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Modern Concepts & Developments in Agronomy

Chemicals Mitigate Copper Toxicity on Seed Germination and Plant Growth

Marouane Ben Massoud1, 2*, Oussama Kharbech1 and Abdelilah Chaoui1

1University of Carthage, Faculty of Sciences of Bizerte, LR18ES38 Plant Toxicology and Environmental Microbiology, 7021 Zarzouna, Tunisia

2School of Biological, Earth and Environmental Sciences, University College Cork, Distillery Fields, North Mall Cork, Ireland

*Corresponding author:Marouane Ben Massoud, University of Carthage, Faculty of Sciences of Bizerte, LR18ES38 Plant Toxicology and Environmental Microbiology, 7021 Zarzouna, Tunisia School of Biological, Earth and Environmental Sciences, University College Cork, Distillery Fields, North Mall Cork, Ireland

Submission: May 24, 2021Published: June 02, 2021

DOI: 10.31031/MCDA.2021.08.000695

ISSN 2637-7659
Volume8 Issue 4


The present mini review aimed to explain the potential protective role of some chemicals against Copper (Cu) toxicity in plant. Many studies suggest that the exogenous supply of effectors such as nitric oxide, polyamines, organic acids and growth regulators to germinating seeds can be a promising alternative to improve plant response to heavy metal stress.


Heavy metal stress is one of the environmental pollution situations affecting plant growth and productivity. Copper is an essential oligo-element, but can be toxic to most plants, even at very low concentration [1,2]. Due to its wide use in fungicides, pesticides and fertilizers, pollution by Cu has become increasingly a major environmental problem: inhibition of plant growth [3], resulting from numerous physiological and metabolic disturbances, is generally reported as a consequence of an excess of Cu [1]. Copper is readily absorbed by plants, leading to toxic symptoms of physiological and biochemical dysfunctions, such as disorders in mineral nutrition [4] and photosynthesis [5], deterioration of membrane integrity and, in general, induction of oxidative stress due to overproduction of reactive oxygen species (ROS) [1,2].

ROS are considered to be both (i) harmful to cells [6] and (ii) ubiquitous signaling molecules participating in the stress response of plants [7]. Like other environmental stresses, Cu excess results in changes in

a) antioxidant enzyme activities, such as superoxide dismutase, catalase and peroxidases, and

b) contents of low-molecular-weight non-enzymatic antioxidants, such as ascorbic acid and glutathione.

Most of the abiotic stress impact studies in plants have been carried out for individually applied pollutants, although contamination, which really involves soils and plants, is multiple rather than simple. Soils are often contaminated with several pollutants at the same time.

In such situations, contaminants can interact with one another in a synergistic, additive or protective manner [8].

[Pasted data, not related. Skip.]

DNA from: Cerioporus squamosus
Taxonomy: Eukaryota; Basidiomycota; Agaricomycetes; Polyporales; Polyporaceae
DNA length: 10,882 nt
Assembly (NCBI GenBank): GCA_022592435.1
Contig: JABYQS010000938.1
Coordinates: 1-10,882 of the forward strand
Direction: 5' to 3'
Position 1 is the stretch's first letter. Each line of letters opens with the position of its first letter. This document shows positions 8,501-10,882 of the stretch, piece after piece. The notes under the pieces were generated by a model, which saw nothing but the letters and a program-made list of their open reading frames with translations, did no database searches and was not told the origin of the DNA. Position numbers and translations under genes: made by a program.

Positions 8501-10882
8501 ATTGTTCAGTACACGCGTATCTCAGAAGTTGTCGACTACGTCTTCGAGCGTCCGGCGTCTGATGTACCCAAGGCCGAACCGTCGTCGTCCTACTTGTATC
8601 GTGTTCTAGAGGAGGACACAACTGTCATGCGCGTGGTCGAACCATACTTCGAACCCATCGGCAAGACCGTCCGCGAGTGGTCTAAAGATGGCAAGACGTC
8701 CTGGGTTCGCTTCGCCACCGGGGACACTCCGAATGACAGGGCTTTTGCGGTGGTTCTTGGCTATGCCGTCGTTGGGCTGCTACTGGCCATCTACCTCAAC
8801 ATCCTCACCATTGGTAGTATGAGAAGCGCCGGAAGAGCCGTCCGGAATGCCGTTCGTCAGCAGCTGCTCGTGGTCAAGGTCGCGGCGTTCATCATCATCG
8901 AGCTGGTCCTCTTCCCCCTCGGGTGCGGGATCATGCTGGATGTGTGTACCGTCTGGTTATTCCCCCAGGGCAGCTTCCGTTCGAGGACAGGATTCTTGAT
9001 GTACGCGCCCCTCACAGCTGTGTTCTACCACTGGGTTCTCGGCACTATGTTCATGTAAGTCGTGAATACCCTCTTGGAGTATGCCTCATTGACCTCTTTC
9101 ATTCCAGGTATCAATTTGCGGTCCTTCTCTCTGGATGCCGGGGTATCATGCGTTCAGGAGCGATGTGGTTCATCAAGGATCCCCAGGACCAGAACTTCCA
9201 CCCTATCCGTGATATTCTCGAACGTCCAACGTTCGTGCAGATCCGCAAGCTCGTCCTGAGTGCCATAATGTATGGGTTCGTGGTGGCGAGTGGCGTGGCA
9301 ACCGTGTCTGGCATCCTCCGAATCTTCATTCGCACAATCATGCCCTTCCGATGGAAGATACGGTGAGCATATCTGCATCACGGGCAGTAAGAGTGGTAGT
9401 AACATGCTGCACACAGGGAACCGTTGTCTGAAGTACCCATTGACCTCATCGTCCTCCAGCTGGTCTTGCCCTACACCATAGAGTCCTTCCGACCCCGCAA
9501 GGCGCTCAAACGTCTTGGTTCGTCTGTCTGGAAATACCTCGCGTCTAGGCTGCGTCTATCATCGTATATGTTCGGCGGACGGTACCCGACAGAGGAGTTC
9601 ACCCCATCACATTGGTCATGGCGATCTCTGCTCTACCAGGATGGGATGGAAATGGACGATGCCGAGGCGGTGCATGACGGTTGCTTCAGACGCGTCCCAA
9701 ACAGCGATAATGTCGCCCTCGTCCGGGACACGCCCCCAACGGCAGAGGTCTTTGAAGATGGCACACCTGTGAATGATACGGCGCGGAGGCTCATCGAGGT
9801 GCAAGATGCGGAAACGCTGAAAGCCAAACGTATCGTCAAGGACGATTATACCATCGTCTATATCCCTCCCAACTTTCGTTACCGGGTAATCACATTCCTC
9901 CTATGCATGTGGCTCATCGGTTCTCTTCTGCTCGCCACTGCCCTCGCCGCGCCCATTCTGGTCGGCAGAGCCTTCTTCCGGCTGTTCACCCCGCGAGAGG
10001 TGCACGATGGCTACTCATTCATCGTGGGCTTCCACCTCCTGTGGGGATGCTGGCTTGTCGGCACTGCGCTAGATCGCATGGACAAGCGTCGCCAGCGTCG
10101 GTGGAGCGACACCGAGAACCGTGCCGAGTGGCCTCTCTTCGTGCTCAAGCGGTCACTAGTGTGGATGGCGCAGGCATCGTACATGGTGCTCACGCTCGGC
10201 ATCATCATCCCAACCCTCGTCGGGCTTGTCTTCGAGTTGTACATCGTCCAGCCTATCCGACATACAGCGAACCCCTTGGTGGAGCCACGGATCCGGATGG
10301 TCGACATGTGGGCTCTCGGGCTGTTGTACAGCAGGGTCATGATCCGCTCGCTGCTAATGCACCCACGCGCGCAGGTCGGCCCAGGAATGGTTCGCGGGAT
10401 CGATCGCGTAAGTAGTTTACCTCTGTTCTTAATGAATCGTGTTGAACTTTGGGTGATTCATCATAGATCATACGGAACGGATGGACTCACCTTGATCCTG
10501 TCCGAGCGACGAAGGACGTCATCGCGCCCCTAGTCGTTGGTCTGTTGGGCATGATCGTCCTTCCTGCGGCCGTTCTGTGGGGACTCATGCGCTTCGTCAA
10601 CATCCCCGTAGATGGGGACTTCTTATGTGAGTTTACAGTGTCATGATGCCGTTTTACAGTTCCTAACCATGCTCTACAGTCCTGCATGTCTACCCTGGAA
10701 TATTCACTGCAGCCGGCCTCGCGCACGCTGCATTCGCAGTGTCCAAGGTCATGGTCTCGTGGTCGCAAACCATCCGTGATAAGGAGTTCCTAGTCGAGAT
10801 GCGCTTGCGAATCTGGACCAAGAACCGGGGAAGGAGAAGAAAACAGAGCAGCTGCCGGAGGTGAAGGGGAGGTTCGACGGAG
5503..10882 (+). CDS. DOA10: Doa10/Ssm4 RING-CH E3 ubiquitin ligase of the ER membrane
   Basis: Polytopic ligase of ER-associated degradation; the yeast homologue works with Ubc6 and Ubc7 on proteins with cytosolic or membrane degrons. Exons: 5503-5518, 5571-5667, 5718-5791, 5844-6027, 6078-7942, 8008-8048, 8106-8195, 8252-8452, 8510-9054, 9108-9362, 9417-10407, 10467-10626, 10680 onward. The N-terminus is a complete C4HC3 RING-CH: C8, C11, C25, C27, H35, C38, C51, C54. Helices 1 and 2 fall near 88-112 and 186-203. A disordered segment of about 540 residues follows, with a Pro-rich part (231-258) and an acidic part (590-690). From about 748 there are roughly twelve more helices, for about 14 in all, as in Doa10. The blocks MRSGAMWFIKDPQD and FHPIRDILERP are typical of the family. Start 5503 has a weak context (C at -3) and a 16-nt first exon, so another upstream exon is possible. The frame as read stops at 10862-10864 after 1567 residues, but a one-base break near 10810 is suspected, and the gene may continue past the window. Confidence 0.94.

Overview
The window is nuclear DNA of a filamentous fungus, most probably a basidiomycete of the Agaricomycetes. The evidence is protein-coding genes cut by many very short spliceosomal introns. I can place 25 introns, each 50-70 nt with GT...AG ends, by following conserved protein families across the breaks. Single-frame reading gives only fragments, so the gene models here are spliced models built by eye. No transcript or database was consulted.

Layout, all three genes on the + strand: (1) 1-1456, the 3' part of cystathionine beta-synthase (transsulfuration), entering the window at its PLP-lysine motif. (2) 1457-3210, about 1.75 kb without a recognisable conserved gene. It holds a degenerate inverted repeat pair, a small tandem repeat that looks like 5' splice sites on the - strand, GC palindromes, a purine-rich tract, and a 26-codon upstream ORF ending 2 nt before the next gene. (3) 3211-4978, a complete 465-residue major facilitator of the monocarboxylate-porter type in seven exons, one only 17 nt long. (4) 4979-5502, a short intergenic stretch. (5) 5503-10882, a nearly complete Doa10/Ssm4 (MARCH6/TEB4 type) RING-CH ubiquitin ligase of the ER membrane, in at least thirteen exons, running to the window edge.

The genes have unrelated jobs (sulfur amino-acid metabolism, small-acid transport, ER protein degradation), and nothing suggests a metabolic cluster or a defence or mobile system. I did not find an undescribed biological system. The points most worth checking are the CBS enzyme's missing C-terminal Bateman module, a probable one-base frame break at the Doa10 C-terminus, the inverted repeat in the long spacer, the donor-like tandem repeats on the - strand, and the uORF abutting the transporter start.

Several researchers suggested that it would be important to develop practical techniques to mitigate the effects of heavy metal stress, such as the simultaneous application of nitric oxide [9], polyamines [10], sulfur [11], calcium [12], citrate [1], hydrogen peroxide [13], growth regulators [14], and hydrogen sulfide [15,16], which neutralize the toxic effect of heavy metals on germination and plant growth and thereby improve plant resistance.

Many chemicals have the capacity to trap and sequester metal cations inside cells. The strong affinity to the binding of heavy metals is due to the electronegativity of functions in these molecules; in particular carboxyl groups (-COO-). This is the case with EDTA [17] and organic acids (malic, oxalic, citric, benzoic) [1,18,19].

However, the action of the chelators remains controversial. These compounds can improve the solubility of metal cations in the rhizosphere and, as a result, their uptake by roots. In this case, they are useful in ongoing phytoextraction programs that are relevant to the phytoremediation stream [17,20].

Chelators also participate in intracellular detoxification: vacuolar shuttles in the form of “metal-organic acid” complexes eliminate the heavy metals from the cytoplasm [18,21]. A third possibility would be an indirect action of certain carboxylic acids (citrate) in improving the antioxidant capacities of plants previously contaminated with heavy metals [18,22,23].


Clarification of why Cu phytotoxicity could be mitigated by exogenous effectors application should provide a basis for early monitoring and assessment of contamination of the plant environment. At least in part, the protection of plants against the toxicity of heavy metals is associated with the control of their removal.


This work was supported by the Tunisian Ministry of Higher Education and Scientific Research (LR18ES38).


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© 2021 Marouane Ben Massoud. This is an open access article distributed under the terms of the Creative Commons Attribution License , which permits unrestricted use, distribution, and build upon your work non-commercially.